PORTLAND, Ore. (KOIN) — A unique public-private partnership will let about 70,000 Oregonians access a one-time emergency relief payment of $500 beginning now.
“We hope this program today will really help Oregonians who need it,” House Speaker Tina Kotek said during a press conference announcing the program on Wednesday morning.
In mid-July, the Legislative Emergency Board earmarked $35 million from the federal Coronavirus Relief Fund monies to make this one-time payment to state residents who are having a hard financial time during the pandemic.
Kotek said 100 people had already applied within the first hour. Officials aren’t sure how fast the funds will run out.
The collaborative project includes the Oregon Legislature, the Oregon Department of Administrative Services, Umpqua Bank, Columbia Bank and members of the Northwest Oregon Credit Union Association.
People who think they qualify should go to a state website, EmergencyChecks, that will guide them to the nearest participating bank or credit union. There are more than 150 locations throughout the state where those who are eligible can receive this one-time relief check.
There are specific requirements to qualify for the $500 relief payment:
- Be a current resident of Oregon and 18 years or older.
- Be able to prove their identity and that they are an in-state resident.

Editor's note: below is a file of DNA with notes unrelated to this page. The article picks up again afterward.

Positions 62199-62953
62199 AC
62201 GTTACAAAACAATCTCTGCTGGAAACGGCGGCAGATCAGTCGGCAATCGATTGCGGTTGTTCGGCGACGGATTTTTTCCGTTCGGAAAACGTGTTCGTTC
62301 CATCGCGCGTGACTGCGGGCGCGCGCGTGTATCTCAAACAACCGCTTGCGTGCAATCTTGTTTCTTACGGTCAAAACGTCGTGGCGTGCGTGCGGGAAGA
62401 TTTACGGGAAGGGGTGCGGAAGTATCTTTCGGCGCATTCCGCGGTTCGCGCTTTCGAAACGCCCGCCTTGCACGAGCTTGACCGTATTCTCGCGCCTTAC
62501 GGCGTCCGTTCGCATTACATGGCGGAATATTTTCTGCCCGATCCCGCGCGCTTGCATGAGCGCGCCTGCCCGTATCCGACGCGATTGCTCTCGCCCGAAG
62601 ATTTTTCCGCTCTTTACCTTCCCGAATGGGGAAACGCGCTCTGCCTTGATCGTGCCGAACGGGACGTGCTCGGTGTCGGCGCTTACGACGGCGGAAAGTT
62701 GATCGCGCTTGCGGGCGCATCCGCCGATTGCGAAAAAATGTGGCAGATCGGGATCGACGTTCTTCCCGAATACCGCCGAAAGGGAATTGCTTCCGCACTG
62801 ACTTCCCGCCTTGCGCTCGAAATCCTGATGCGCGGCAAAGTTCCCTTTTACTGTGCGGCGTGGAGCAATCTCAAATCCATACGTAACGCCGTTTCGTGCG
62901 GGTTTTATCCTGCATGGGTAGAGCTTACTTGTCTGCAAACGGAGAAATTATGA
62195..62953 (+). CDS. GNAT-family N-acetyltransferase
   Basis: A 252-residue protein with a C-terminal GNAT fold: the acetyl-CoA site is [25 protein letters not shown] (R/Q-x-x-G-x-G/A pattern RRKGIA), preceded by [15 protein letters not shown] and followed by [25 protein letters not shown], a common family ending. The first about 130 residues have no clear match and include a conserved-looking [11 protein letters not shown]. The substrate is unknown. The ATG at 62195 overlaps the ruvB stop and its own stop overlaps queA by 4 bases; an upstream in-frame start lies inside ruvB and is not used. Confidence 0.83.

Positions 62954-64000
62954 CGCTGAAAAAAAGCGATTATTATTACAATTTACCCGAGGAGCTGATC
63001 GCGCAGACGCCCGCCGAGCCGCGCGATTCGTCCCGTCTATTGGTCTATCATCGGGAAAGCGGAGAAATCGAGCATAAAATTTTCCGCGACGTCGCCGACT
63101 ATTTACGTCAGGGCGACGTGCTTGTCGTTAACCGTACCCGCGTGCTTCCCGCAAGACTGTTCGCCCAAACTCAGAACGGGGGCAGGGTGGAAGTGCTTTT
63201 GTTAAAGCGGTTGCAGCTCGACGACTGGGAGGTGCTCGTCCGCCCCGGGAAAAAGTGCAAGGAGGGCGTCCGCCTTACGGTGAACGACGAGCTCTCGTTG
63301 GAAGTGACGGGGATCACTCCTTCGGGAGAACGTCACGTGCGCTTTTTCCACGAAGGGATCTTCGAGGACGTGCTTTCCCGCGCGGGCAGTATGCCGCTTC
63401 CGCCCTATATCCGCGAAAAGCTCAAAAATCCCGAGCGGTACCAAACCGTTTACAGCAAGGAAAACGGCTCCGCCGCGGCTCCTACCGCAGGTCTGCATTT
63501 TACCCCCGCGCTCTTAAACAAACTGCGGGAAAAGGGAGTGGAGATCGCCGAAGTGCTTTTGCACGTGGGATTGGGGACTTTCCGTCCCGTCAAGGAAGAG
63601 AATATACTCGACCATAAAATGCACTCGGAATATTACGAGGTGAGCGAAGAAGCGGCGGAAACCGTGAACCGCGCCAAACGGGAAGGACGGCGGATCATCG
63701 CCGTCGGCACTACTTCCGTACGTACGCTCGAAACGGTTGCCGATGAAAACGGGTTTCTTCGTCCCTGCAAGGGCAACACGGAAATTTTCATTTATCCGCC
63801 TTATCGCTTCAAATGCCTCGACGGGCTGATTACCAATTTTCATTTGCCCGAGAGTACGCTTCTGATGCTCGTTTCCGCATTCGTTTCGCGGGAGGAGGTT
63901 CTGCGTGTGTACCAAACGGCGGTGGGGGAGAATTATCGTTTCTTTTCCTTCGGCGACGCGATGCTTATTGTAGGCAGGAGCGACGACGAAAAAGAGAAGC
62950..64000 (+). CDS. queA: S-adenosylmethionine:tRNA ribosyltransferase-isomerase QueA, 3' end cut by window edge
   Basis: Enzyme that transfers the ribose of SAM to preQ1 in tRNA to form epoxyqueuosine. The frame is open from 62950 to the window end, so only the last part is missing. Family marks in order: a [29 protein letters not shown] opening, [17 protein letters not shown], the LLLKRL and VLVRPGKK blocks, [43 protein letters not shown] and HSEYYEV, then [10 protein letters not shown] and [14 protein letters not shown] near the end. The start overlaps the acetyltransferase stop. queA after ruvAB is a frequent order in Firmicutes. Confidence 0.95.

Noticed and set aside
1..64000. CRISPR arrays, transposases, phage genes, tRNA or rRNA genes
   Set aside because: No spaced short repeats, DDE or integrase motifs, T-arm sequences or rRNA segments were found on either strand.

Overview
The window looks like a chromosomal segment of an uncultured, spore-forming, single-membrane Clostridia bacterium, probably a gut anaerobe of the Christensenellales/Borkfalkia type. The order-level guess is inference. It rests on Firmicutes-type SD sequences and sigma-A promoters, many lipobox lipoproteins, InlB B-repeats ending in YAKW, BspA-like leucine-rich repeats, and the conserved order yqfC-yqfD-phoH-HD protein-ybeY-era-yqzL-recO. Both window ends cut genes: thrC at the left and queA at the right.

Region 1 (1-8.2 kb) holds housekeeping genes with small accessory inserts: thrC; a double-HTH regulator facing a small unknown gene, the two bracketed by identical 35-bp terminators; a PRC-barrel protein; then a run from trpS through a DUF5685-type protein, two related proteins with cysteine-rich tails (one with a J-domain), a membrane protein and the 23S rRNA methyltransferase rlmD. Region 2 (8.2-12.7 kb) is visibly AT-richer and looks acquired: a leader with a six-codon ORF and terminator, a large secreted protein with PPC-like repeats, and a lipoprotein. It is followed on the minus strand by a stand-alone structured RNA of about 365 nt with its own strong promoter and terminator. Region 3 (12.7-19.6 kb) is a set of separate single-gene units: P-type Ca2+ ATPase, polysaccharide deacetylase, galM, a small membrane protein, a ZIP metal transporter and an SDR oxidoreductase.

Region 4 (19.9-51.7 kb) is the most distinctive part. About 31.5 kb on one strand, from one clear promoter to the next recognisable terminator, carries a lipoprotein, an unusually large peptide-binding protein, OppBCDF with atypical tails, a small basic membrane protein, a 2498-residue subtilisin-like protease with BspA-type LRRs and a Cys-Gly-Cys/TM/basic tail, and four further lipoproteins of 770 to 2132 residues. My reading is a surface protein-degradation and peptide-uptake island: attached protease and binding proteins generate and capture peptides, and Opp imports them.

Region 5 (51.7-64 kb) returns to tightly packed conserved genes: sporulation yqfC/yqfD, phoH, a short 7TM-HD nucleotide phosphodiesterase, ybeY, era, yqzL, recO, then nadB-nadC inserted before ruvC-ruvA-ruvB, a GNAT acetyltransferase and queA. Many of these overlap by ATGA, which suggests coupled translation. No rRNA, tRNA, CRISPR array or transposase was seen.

- Attest that they are experiencing severe financial hardship directly or indirectly due to the Governor’s Stay Home, Save Lives executive orders.
- Have earned $4000/month or less pre-tax prior to their income loss due to COVID-19.
- Not have received all unemployment payments they are owed.
‘Important to try something’
Speaker of the House Tina Kotek and Senate President Peter Courtney said they know a one-time payment isn’t going to solve a lot of problems.
“With such a huge jump in unemployment, some people are still waiting for their benefits,” Courtney said. “We know $500 isn’t going to solve all of these problems, but if we can help a family buy groceries for the month, pay for child care, or cover an unexpected repair, it’s worth it.”
“While we know these limited funds aren’t enough and won’t allow us to help everyone, we felt it was important to try something,” Kotek said. “After months of hearing from increasingly desperate Oregonians who were doing everything right and still not getting the unemployment they were owed, we hope this effort offers a streamlined way for some financial relief. The state is stepping up, and I hope Congress will act soon to provide more support that is desperately needed.”